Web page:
By Kyle Hager, AmeriCorps VISTA Member

As an AmeriCorps VISTA member serving at Bluegrass Greensource, my primary duties often have me behind the scenes and in the office. But from time to time, I get to tag along with BGGS’ enthusiastic and capable environmental educators. These outings provide invaluable insights into the impact hands-on science education can have on young minds. My recent involvement in field trips to the Dupree Nature Preserve has reminded me of the importance of access to green spaces, to knowledgeable mentors, and to well-facilitated instruction. 

I got the opportunity to participate in a scavenger hunt activity in which I led groups of third and fourth grade students from Camp Dick and Nicholasville Elementary, along a trail through tall grass and forested area near the Kentucky River. Students were keen to observe and interact with real-life samples of plants, rocks, birds, mantises, and even spiders. Additionally, students were able to provide some of their own expertise, identifying tracks where animals such as deer had moved through the area, drawing on their own experiences with hiking and hunting.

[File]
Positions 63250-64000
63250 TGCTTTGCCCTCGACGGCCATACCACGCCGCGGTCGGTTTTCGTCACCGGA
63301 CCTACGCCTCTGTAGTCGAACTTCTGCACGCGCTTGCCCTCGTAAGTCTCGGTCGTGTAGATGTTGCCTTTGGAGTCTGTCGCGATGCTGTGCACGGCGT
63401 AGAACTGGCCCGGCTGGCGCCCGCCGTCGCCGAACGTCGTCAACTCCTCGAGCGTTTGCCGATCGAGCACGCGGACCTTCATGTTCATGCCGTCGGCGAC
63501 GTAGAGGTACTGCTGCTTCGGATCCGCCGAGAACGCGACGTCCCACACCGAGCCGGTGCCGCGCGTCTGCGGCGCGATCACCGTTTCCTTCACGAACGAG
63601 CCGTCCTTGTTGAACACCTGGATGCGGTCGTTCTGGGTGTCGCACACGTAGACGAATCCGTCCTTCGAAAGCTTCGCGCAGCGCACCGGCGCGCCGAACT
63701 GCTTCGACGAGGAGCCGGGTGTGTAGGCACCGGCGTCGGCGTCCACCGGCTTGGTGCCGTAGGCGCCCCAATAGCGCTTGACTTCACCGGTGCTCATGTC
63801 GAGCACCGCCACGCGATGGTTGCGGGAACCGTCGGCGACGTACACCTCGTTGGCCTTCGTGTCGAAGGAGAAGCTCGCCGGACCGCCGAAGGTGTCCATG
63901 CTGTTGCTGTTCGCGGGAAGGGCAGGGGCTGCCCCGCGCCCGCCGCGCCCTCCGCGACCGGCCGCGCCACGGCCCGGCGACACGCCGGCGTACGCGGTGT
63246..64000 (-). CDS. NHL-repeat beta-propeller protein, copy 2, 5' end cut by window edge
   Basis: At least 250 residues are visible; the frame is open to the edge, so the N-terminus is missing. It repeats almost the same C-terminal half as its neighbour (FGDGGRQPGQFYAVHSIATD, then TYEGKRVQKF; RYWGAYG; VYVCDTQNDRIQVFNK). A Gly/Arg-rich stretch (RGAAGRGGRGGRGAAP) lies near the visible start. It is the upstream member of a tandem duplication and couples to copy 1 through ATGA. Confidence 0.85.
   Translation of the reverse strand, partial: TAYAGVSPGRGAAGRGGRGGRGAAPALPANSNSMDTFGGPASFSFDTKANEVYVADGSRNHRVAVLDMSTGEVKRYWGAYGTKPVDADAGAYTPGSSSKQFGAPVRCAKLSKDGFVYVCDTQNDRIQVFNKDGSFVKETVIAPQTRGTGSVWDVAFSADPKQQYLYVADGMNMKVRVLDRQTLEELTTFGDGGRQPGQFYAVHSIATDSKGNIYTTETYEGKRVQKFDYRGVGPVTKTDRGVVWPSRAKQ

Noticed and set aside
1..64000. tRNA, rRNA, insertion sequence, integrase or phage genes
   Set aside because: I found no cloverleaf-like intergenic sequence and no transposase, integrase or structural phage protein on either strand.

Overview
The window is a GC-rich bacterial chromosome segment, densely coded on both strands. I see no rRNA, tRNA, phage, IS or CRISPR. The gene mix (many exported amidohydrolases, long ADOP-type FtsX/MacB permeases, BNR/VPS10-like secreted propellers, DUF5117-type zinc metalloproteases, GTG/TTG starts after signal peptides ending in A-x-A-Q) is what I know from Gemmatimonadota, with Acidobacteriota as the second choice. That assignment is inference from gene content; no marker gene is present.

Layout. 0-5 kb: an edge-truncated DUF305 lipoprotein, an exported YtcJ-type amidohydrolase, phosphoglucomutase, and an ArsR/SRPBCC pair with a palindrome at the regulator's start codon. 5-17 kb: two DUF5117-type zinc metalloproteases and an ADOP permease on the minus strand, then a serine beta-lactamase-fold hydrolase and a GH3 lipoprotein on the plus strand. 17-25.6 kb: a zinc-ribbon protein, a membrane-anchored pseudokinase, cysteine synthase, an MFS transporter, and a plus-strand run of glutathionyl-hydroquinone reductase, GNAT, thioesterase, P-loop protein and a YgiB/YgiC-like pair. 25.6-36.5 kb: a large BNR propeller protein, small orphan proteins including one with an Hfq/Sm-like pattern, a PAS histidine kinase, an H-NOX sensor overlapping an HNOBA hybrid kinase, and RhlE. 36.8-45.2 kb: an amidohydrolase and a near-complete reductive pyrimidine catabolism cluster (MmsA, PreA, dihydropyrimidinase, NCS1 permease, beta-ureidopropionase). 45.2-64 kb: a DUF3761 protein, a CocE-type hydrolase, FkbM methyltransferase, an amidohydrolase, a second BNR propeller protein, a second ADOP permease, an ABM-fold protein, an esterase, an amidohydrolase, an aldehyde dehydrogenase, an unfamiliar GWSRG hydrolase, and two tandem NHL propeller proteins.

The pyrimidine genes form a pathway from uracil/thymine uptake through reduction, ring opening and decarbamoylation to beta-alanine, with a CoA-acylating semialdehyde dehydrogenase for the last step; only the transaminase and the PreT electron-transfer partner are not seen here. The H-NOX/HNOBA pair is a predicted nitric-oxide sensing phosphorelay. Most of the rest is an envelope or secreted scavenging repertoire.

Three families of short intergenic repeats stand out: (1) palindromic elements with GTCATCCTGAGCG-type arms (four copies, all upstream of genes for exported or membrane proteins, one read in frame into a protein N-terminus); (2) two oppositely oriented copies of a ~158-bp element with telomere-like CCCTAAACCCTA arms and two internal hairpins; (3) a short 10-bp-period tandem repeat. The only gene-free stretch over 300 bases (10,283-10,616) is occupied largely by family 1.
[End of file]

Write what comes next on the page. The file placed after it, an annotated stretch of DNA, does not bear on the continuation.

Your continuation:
Students also participated in miniature raft-building exercises, interacted with animal pelts and skulls, and learned about watersheds by creating their own in a pan. The teachers that accompanied the students on the field trips told me that this is one of their favorite outings of the year because it is often the only opportunity that many of the students get to access and learn about green spaces in a meaningful way. And the beautiful idea that struck me was that these students were not just going on yet another nature tour, but rather critically observing and interacting with their environment in a way that transcends a traditional classroom. Mushrooms growing on trees, the lay of the land, the flow of water, the buoyancy of a twig, all become powerful educational opportunities.

I’m grateful to have been a part of the Dupree Days activities, and to witness the curiosity and enthusiasm of young Kentucky students. It is my hope that BGGS and The Nature Conservancy can continue to provide educational programs like these in order to ensure that our young learners have purposeful learning opportunities outside the four walls of a classroom. And maybe I’ll get to escape the office and learn a thing or two myself!